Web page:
Friday, November 19, 2004

Bank regulators are favoring too much public borrowings

The Public Debt Balloon keeps on inflating and flying Up, Up and Away, ever since the Basel Committee cut its moorings, with their Sovereign 0% risk weight

Thursday, April 22, 2004

Odious Credit

I recently wrote about odious foreign public debt, that debt about which there is a current debate in the world as to whether it can be legally repudiated if it is taken on by illegitimate governments or for illegitimate ends. The other side of the coin is odious credit. Please don’t think I’m against banks—quite the opposite. But I respect the role of the financial middlemen too highly to keep quiet when they are not doing their job right. In 1981, the representative of a foreign bank in Venezuela showed me a letter in which his boss instructed him to “give credit to the INAVI, Venezuela’s National Housing Institute. It’s the worst public institution, which means that it pays us the highest rate and, as you know, in the end it’s just as public as the best of them and Venezuela will have to pay up just the same.” Odious credit, isn’t it?

The first thing a good banker should ask a client applying for a loan is what is it for and if the answer is not satisfactory he should reject the application, regardless of the guarantees offered. Simple plain-vanilla fraud of the Parmalat kind will always exist, but the asinine way all their creditors fell into the trap makes one suspect that this is only the first case of systemic risk in the banking system: tempted by the regulators in Basel, banks subordinate their own criteria to those dictated by auditors and credit raters. This development, bad in itself, is even more serious in the case of public credit, where the what it’s for is being replaced by how much can be carried, perversely derived by calculating the level of sustainable public debt.

When I call for the total elimination of foreign public debt (which is feasible and would not require huge sacrifices in an oil rich land like Venezuela) my colleagues often argue that a certain level of debt is good and necessary for the country. This does not convince me, since it makes debt sound like electricity that must be kept at a certain voltage. Because public debt must always be paid back, regardless of whether anybody ever knew what or whom it was for, I’m fighting for the day when the private sector in Venezuela can return to the markets, freely, without having to carry that huge monkey—foreign public debt—on its back.

In my opinion, the Benemérito (the dictator Juan Vicente Gómez (1864–1935) who ruled the country between 1908 and 1935) deserved great credit for ridding Venezuela of her foreign debts He certainly knew that to shake off that vice more than patches or pieces of chewing gum are needed.

From El Universal, Caracas, April 22, 2004

Thursday, March 25, 2004

Odious Debt

One of my recent articles, which focused on the need to protect the environment, concluded by recalling the ancient proverb, “We have not inherited the world from our parents; we have borrowed it from our children.” On that occasion, as always, I thought about Venezuela and I knew that, as borrowers from our children, we have acted like veritable pigs. Not only have we extracted our country’s oil without putting it to much good use, we’ve even mortgaged its future in the process.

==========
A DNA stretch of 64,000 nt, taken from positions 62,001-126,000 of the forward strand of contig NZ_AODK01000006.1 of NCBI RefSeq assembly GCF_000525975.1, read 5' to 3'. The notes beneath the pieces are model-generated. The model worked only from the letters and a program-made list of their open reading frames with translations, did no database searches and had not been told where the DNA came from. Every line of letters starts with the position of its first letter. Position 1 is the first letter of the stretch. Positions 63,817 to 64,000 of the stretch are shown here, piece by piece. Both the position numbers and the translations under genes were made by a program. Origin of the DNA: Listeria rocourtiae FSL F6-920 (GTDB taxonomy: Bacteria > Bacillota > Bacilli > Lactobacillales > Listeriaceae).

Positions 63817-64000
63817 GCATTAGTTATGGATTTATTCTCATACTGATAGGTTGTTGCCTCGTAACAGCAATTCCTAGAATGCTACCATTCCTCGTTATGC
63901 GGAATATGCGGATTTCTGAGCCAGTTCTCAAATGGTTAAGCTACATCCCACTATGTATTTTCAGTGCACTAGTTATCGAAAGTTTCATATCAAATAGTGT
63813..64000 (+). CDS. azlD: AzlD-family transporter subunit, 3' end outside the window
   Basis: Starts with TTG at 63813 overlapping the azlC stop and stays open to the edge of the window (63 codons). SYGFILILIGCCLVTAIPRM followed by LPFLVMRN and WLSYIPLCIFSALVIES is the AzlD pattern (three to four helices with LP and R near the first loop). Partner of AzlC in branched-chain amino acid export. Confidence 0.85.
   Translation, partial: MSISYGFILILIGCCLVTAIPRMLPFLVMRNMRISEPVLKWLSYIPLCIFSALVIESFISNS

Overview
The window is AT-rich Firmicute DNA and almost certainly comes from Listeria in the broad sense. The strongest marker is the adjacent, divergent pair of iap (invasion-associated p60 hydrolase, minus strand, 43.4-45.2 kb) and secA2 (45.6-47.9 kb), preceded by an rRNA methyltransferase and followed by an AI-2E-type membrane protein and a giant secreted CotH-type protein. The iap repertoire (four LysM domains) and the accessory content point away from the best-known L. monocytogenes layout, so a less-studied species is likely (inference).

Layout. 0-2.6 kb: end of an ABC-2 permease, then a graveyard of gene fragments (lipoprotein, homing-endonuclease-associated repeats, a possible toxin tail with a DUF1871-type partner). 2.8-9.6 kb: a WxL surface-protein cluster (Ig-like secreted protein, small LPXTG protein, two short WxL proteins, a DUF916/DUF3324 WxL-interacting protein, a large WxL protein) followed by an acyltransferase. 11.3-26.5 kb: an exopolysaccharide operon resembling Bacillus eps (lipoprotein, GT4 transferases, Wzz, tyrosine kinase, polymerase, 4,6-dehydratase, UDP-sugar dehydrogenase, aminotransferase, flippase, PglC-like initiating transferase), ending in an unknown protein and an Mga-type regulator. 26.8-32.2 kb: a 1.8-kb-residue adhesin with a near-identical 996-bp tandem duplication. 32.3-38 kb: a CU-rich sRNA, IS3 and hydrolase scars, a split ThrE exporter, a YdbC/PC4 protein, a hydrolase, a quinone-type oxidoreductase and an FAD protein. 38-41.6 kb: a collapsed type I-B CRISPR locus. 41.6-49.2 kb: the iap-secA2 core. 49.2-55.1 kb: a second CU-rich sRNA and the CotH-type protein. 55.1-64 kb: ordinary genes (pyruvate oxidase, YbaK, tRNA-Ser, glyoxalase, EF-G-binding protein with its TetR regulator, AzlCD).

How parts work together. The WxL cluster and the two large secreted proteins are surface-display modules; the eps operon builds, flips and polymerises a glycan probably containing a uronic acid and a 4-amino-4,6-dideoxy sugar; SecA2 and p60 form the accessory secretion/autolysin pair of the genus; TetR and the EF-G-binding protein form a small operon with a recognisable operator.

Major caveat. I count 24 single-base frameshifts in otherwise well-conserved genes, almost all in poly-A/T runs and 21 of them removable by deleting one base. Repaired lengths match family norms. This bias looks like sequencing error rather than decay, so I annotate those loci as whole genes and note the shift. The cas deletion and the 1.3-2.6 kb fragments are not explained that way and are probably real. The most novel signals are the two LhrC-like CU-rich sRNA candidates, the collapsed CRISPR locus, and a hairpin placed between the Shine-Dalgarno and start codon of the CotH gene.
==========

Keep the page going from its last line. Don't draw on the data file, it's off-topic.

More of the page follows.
Some countries may be in need of foreign loans to get on their feet, but here in Venezuela we ought to know by now that our foreign public debt, be it the debt of yesterday, today, or tomorrow, only serves to fasten us all the more securely to a sinking ship. Foreign public debt is a monstrous obstacle. It keeps our citizens from getting loans (or at least makes loans much more expensive) that could indeed lead to growth in the country and allow the government to satisfy social needs through taxation.

Our only salvation is to learn how to resist the lure of the eternal sirens’ song, which goes “foreign debt taken on by the previous administrations is evil and good for nothing, but rest assured, with us, everything’s going to be different.” How do we—like the ancient Odysseus—tie ourselves to the mast?

There are those, in similar desperation, who argue that since our creditors were accomplices of those administrations, we shouldn’t pay our debts to them. I accept the theory of complicity, at least on the part of the intermediaries, but I think we should punish them much more harshly, by canceling the entire debt and never again taking out another loan.

What can ordinary citizens do who want to and have to go about their daily lives and can’t be continually overseeing the government? The same as any company: they can refuse to provide their management with authorization for contracting debts. Along these lines, a doctrine is now being discussed in the world according to which, if the debt was contracted by an illegitimate government, or for uses that were clearly of no benefit to the country said debt could be declared odious and, as such, would not be legally demandable.

Dear friends, if we are going to do right by our children, our grandchildren, and our great grandchildren, and return the country we borrowed from them in good shape, maybe we should take advantage of such a possibility and declare our foreign public debt eternally odious. Given that threat: Would creditors dare provide us with loans? What would the credit-rating agencies say? Or let us be even more clear about the message and amend our constitution to say that the government of Venezuela has no authority to borrow from foreign sources, that any attempt to do so is illegal, and hence that all such illegal debts will not be repaid. That should stop foreigners from lending us money!

From El Universal, Caracas, March 25, 2004